Health care workers are being hailed as heroes for facing the coronavirus under difficult circumstances. In recognition of their efforts, the Jewish Community Relations Council’s board initiated what it calls an “ER lunch challenge.”
Wanting to do something to help people on the frontlines, but unsure of what would be best, Adam Goodman, JCRC’s board chairman, reached out to Banner Health Foundation — he is a Foundation board member — and asked what would be most helpful.
Providing lunch for an ER staff seemed to fit the bill, and the company recommended Banner Estrella Medical Center in the southwest Valley as recipient. On April 28, Chompie’s Restaurant, which has coordinated other events with Banner Health, signed on to bring and serve the food.
It was all serendipitous, according to Goodman. “We felt like (Chompie’s) was on brand,” he quipped.
Serving food to one lunch shift was not the only intention of JCRC. The idea is also to engage other Jewish organizations to combine forces and make the impact more widely felt.
Because the challenge is not meant to hinder any organization’s ability to fund their own missions, Goodman said the idea is for board members to use their own money — as little as $20 — to pay for a lunch.
“It’s a way for the boards — as units — to do something meaningful together,” Goodman said.
The size of the board will determine the size of the gift, or in this case, the lunch. Goodman noted that JCRC’s board is small yet they were able to feed about 50 people, according to Banner Health.
The ER staff enjoyed the generous portions and great food, said Andy Kramer Petersen, Banner Health Foundation’s president and CEO. “The team in our hospital is incredibly grateful for the donation. It really lifts everyone’s spirit. It reminds them that the community respects and cares for them.”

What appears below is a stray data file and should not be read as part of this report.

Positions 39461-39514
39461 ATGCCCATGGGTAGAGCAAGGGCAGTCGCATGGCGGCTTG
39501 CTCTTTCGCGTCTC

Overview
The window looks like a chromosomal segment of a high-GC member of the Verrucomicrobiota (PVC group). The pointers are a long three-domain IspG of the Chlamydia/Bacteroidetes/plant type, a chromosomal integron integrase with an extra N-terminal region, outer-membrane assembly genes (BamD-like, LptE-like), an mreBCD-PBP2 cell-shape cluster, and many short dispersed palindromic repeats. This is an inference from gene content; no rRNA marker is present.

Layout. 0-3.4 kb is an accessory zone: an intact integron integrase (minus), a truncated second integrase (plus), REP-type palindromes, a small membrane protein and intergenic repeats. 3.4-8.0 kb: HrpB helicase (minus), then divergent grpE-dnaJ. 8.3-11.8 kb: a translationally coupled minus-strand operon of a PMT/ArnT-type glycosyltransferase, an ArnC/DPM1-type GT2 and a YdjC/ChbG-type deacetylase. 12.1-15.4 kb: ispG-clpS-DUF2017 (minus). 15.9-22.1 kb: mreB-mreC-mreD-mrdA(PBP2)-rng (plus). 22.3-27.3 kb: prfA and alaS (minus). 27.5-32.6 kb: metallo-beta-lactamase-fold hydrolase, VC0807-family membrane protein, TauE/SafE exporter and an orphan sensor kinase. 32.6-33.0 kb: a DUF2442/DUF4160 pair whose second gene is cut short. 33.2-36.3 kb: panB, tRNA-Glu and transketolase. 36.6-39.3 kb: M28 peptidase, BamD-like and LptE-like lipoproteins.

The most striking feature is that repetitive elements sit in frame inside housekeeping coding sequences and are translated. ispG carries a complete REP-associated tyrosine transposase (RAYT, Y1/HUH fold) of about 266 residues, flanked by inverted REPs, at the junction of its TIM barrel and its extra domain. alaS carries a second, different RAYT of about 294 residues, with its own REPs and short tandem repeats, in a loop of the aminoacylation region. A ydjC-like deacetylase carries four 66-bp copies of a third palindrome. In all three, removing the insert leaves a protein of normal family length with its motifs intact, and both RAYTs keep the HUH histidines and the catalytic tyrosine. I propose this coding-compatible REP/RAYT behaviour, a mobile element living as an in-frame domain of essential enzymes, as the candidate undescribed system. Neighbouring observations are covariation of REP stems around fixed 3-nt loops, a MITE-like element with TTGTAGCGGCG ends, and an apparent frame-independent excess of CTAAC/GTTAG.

Banner health care workers have received a lot of acknowledgment from across the Greater Phoenix area, Petersen said. They have already received nearly 11,000 donated meals at various hospitals.
“We’ve seen a beautiful outpouring of support,” said Petersen.
Accompanying the food from Chompie’s was a note that read, “Bubelehs, you look hungry. Please enjoy this nosh on behalf of your friends at the Jewish Community Relations Council of Greater Phoenix. Thank you for all that you do.”
JCRC began issuing challenges to other boards last week and are keeping their eyes on social media to see when another lunch pops up. So far, boards have been responding positively saying, “We love it!” and “We’re in!”
“It’s nice to think of the Jewish community writ large doing something impactful for the rest of the community,” said Goodman. With such a positive response so far — both from Banner Health and Jewish organizations — he suspected the idea will catch on quickly.
Meanwhile, the JCRC is prepared to throw the gauntlet down again for the lunch challenge — and not just to boards.
“The next wave might be synagogues,” Goodman said. JN